Admire the Handiwork of Japan`s Edo Period Horticulturalists and choose your favorite variety of Primrose – Sakuraso (桜草), at the Tsukuba Botanical garden ( thru April 21)
By Avi Landau
The Edo Period (1603-1868) presents us with a great paradox. While severe restrictions were placed on almost every aspect of life (travel, religion, choice of occupation, etc, etc,), there was at the same time a marvelous flourishing of culture. Among the more famous representatives of the unique arts that arose in that time (and are still with us) are: haiku poetry, woodblock prints (UKIYO-E),and the Kabuki and Bunraku (puppet) theater. Less well known, but no less impressive, was the flowering of the horticultural arts (uniquely popular among warriors and commoners alike!) – and it was a real craze – with the publication (over the years) of excellent manuals, the creation of hundred of varieties of certain favoured plants: camellia, peony, chrysanthemum, iris , adonis, morning glory etc, the creation of regular and very popular flower markets (which are held to this day) – and most importantly, an appreciation and enthusiasm among the general populace of the beauty of flowers.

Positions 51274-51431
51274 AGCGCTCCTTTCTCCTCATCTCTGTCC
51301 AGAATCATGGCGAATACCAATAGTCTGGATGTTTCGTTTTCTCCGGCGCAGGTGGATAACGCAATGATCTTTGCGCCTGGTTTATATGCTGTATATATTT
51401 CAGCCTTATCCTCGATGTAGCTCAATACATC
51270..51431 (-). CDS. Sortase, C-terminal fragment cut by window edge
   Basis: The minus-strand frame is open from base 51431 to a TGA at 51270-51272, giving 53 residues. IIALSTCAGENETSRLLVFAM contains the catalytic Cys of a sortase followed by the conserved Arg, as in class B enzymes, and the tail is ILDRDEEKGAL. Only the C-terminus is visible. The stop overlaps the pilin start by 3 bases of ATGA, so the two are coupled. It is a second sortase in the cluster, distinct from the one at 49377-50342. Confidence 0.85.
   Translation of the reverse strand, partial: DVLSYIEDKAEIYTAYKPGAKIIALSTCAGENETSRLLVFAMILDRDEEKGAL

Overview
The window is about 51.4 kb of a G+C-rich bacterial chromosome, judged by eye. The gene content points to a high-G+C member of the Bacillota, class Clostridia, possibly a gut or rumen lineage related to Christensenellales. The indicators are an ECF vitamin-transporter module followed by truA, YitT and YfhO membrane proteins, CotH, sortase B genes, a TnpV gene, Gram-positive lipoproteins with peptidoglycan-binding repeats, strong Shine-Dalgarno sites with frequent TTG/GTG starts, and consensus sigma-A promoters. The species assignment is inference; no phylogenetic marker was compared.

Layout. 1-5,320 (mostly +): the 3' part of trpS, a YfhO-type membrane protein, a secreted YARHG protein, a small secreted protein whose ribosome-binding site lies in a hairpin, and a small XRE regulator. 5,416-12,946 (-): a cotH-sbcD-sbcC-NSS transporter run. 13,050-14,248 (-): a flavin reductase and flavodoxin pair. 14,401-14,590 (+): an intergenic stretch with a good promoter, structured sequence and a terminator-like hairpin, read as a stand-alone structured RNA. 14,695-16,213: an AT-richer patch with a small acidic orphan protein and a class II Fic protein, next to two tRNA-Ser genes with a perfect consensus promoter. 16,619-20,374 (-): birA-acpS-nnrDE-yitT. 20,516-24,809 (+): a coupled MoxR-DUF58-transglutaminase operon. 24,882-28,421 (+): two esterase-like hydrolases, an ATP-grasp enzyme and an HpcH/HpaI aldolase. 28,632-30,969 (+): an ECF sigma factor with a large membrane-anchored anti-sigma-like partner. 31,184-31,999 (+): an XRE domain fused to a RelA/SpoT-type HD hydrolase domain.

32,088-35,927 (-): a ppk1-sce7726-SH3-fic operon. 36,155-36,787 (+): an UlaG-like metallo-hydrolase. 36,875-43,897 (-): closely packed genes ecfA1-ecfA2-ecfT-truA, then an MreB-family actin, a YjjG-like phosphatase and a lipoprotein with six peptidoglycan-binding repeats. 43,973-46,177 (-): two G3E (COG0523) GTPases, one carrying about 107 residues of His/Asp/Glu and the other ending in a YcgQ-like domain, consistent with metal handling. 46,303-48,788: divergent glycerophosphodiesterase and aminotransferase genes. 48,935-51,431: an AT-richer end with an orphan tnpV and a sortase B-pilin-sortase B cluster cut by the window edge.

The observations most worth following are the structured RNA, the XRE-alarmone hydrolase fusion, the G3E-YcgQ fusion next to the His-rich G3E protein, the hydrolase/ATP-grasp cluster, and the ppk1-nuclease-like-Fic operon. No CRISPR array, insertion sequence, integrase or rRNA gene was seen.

One of the favorite flowers of the Edo Period (and beyond) was the SAKURASO- (桜草) – the primrose, which is found in Japan, Korea, and northeastern China. About 300 varieties were developed by enthusiasts of this plant – all from a single variety originally found growing along the banks of the Arakawa River in Edo (now Tokyo).
One of the interesting ways in which sakuraso- were enjoyed was by having them suspended in a translucent gelatine called kanten!
You can see many of these variation on that single flower – on display at the Tsukuba Botanical Garden. Even more than discovering all the colors and shapes that have been somehow tweaked out over the generations – it is the excitement of the visitors that is of real interest (to me, at least) – a clear connection with the Edo Period and its horticultural mania!
And this being mid spring – the precincts of the botanical garden offers much more beyond the primrose, which are located just past the entrance hall.